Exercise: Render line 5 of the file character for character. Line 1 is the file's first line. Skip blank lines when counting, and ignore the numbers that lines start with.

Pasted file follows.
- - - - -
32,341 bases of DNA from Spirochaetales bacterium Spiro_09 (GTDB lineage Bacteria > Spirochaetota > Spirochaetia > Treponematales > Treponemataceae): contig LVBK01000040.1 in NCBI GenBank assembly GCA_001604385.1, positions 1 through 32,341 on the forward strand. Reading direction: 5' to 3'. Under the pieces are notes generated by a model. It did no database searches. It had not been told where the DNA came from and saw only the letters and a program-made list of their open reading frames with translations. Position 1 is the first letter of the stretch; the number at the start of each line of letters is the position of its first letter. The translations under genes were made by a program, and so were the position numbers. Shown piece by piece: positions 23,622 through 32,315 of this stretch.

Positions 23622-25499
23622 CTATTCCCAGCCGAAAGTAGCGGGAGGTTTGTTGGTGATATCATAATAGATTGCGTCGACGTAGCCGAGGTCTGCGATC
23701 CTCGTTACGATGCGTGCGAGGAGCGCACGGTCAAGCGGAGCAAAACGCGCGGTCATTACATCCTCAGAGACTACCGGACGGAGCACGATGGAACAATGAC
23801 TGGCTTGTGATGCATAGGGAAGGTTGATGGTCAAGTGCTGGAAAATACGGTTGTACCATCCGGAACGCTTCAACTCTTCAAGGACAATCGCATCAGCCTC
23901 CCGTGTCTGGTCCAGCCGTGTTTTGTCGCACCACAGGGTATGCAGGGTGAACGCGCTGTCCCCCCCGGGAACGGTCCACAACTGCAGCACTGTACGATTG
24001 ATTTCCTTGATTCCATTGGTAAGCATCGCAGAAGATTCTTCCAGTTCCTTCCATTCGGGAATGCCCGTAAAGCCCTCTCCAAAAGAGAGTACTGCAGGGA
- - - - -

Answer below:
23801 TGGCTTGTGATGCATAGGGAAGGTTGATGGTCAAGTGCTGGAAAATACGGTTGTACCATCCGGAACGCTTCAACTCTTCAAGGACAATCGCATCAGCCTC